The Kaduna State Government today explained that the Religious Preaching Bill is aimed at protecting the state from religious extremism and hate speech.
Speaking to a delegation of the Kaduna State Christian Association of Nigeria (CAN), the Deputy Governor, Barnabas Yusuf Bala, said that the government has a duty to ensure that religious violence no longer threatens the state, stressing that the government is committed to ensuring that religion can be practiced in a safe and secure climate.
“We swore to uphold the Constitution which recognises the freedom of religion and thought as fundamental rights,” he told the group. “The same Constitution obliges us to ensure the safe exercise of these rights by legislating in the interest of public safety, public order, public morality or public health, and for the purpose of protecting the rights and freedom of other persons.”
He pointed out that the law is not actually new, and has existed since 1984, with amendments in 1987 and 1996.
According to him, the military governments which created the law were responding to outbreaks of religious violence such as Maitatsine in 1983, as well as the riots that followed the Kafanchan incident in 1987.
“This is the first time that the legislation is passing through a democratic process, with all the transparency that the public hearing and other legislative processes of the House of Assembly entails. Proposing this amendment is a deliberate decision by the government to subject the law to a democratic process, rather than just enforce the provisions of the edict as passed since 1984.”
Mr. Bala noted that Kaduna State has a history of religious/sectarian crisis and that what the bill seeks to do is to learn from painful experience and discourage the use of religion for violence and division.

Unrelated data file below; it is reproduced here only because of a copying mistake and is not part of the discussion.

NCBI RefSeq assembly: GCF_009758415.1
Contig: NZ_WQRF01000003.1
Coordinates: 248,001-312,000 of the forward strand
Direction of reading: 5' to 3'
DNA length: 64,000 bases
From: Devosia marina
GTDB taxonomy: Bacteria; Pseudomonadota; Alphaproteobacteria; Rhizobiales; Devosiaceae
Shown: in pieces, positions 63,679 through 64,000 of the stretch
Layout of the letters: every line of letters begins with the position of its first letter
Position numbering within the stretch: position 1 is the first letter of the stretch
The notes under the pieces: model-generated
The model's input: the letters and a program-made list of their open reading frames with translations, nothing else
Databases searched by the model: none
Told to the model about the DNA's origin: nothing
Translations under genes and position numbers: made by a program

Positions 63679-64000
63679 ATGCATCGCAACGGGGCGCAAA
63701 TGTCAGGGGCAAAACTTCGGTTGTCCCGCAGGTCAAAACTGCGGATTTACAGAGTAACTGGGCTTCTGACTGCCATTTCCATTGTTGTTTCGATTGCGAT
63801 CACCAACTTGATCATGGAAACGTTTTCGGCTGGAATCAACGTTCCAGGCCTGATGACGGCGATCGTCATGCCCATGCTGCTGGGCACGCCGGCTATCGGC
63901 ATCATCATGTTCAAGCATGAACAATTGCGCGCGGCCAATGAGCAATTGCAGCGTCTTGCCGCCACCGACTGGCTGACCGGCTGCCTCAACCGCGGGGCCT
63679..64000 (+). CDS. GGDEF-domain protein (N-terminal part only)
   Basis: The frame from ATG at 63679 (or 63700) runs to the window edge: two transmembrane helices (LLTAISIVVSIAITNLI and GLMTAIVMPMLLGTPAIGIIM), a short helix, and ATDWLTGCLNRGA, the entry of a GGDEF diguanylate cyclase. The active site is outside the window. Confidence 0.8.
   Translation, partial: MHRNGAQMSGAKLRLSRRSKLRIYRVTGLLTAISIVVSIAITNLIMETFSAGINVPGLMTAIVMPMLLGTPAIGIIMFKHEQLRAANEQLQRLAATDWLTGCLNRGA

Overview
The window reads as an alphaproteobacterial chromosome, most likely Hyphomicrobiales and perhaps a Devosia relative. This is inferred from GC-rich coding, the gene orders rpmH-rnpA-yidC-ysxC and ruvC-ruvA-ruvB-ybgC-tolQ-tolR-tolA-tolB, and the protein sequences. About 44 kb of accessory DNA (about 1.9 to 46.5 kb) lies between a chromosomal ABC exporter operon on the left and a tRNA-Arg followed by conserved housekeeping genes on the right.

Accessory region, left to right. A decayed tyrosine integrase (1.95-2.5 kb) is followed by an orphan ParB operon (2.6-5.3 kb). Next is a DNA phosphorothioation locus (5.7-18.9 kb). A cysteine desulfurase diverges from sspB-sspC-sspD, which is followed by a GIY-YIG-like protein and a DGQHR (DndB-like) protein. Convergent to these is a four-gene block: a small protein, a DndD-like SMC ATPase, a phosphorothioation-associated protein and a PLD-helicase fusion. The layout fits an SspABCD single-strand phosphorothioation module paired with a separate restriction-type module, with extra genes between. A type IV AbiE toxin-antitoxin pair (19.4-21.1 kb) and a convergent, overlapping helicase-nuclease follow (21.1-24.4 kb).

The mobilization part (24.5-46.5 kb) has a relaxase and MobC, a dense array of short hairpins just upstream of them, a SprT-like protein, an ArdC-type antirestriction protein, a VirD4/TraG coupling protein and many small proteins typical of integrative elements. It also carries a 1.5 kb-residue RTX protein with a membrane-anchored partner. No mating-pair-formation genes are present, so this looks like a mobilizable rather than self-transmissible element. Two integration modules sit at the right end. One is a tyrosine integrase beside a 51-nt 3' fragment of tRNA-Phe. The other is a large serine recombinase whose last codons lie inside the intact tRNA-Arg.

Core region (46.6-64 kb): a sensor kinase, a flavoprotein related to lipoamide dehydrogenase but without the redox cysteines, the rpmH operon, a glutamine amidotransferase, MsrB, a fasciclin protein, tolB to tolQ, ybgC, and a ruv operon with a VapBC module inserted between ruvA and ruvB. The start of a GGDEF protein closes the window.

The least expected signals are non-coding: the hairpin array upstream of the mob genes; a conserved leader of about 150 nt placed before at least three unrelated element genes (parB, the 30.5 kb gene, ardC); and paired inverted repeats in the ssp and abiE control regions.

By virtue of Section 45(1) of the 1999 constitution, he added, the bill is in order and is in tandem with the Constitution.
“There is nothing in the Bill that suggests any effort to abolish, stop or derogate on the freedom of religion and religious beliefs. It merely seeks to ensure that religious preaching and activities in the State are conducted in ways that do not threaten public order, public safety, and to protect the rights and freedom of other persons.”
The leader of the 12-person CAN delegation, Bishop George Dodo, said that, while expressing appreciation for the meeting, assured the government that CAN was preparing its position for submission to the House of Assembly and the state executive.
Dodo, while speaking with journalists shortly after the meeting, noted that by virtue of the 1999 Constitution, as amended, no government had the power to ban any religion, be it Christianity or Islam.
He said, “We are not fighting the government. Some of the gray areas in the bill will be studied. It’s a bill that is still being studied.”
Also, addressing newsmen, state Chairman of the Pentecostal Fellowship of Nigeria, Prof. Femi Ehimidu, said the entire Christians in the state prayed for peace to reign and not being anti-government.
He argued that the law must be intently and drastically reformed to reflect the teaching of Christ.
Meanwhile, the Enugu State chapter of the PFN on Wednesday condemned moves by the Kaduna State Government to “license religious preachers” in the state through the proposed bill.
Chairman of the chapter, Rev. Godwin Madu, who kicked against the proposed law, warned that it could throw the entire country into chaos.
According to him, the ‘negative’ impact of the bill would be felt in other states if it was eventually passed into law.